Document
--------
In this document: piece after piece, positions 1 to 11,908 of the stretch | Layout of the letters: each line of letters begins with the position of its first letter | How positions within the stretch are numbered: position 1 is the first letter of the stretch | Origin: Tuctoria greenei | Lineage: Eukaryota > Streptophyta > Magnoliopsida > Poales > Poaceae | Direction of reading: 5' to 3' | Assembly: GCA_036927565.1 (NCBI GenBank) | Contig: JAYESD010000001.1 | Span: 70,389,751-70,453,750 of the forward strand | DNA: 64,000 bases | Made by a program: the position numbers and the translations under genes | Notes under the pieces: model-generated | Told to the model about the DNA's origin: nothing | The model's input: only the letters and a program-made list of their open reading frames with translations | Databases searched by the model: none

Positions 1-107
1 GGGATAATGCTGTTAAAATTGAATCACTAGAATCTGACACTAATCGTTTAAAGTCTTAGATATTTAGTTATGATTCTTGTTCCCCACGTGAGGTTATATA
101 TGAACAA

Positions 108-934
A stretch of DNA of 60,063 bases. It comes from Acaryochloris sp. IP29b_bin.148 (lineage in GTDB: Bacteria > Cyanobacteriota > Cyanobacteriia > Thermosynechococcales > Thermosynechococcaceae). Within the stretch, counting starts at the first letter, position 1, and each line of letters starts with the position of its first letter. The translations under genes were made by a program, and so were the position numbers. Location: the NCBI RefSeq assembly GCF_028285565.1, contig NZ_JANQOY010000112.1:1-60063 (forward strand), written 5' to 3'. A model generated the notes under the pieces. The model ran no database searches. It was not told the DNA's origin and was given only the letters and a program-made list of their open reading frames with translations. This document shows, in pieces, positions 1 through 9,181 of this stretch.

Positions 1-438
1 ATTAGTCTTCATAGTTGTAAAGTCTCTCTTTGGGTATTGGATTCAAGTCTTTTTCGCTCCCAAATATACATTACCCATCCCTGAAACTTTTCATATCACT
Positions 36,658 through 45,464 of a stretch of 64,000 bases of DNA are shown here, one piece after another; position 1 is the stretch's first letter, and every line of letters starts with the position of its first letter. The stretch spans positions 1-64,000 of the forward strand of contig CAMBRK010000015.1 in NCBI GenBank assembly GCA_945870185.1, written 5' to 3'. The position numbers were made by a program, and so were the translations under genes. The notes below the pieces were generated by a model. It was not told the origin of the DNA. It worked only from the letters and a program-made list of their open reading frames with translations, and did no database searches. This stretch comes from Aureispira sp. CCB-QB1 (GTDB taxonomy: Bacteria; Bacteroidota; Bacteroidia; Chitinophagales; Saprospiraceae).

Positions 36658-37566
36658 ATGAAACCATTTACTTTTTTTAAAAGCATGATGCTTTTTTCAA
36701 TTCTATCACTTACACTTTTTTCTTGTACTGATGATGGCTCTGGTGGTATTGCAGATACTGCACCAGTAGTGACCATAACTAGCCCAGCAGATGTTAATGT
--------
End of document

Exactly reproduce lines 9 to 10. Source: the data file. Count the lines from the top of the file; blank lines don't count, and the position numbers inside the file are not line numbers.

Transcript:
Positions 36,658 through 45,464 of a stretch of 64,000 bases of DNA are shown here, one piece after another; position 1 is the stretch's first letter, and every line of letters starts with the position of its first letter. The stretch spans positions 1-64,000 of the forward strand of contig CAMBRK010000015.1 in NCBI GenBank assembly GCA_945870185.1, written 5' to 3'. The position numbers were made by a program, and so were the translations under genes. The notes below the pieces were generated by a model. It was not told the origin of the DNA. It worked only from the letters and a program-made list of their open reading frames with translations, and did no database searches. This stretch comes from Aureispira sp. CCB-QB1 (GTDB taxonomy: Bacteria; Bacteroidota; Bacteroidia; Chitinophagales; Saprospiraceae).

Positions 36658-37566